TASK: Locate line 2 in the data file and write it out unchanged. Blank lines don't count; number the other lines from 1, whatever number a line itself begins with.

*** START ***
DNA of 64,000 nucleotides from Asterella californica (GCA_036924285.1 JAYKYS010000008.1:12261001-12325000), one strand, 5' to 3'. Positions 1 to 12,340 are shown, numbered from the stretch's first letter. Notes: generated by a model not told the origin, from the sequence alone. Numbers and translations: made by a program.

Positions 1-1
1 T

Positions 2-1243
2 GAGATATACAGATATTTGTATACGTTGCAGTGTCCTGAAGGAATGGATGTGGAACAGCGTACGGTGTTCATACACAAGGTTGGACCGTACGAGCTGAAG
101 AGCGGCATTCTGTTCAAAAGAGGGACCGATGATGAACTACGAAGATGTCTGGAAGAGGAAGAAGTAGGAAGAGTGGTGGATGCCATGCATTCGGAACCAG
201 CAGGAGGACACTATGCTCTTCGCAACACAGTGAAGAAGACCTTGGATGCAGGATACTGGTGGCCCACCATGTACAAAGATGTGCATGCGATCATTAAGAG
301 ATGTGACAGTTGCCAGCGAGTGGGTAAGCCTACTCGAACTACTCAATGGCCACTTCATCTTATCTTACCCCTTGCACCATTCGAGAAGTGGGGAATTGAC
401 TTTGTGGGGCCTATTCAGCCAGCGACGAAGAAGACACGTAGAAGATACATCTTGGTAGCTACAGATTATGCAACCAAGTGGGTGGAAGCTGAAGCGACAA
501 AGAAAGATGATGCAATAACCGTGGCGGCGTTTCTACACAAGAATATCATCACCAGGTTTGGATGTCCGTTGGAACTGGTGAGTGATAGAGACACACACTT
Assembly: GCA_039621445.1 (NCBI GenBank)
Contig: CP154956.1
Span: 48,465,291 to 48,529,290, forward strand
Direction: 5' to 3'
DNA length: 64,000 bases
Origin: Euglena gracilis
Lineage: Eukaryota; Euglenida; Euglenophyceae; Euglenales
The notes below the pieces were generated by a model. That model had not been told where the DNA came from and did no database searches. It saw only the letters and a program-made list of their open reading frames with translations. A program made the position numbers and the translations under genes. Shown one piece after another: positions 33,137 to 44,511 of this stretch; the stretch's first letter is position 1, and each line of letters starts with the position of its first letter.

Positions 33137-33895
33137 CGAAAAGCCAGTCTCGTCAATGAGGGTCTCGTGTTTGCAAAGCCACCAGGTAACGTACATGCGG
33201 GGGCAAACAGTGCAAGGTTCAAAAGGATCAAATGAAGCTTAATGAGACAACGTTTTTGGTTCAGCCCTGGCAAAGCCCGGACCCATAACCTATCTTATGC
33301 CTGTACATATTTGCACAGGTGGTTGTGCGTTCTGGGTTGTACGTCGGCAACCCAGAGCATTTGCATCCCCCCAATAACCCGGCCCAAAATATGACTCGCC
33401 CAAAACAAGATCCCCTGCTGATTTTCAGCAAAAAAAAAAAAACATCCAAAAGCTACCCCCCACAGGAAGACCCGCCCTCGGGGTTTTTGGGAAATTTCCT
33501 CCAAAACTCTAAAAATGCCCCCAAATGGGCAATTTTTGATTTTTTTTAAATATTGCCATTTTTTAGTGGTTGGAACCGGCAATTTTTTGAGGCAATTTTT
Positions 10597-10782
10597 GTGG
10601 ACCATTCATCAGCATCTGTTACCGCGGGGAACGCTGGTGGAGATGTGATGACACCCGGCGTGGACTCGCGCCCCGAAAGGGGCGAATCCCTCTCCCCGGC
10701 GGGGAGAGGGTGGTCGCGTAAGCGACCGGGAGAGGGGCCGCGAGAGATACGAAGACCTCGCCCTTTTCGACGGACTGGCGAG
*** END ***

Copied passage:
Positions 1-1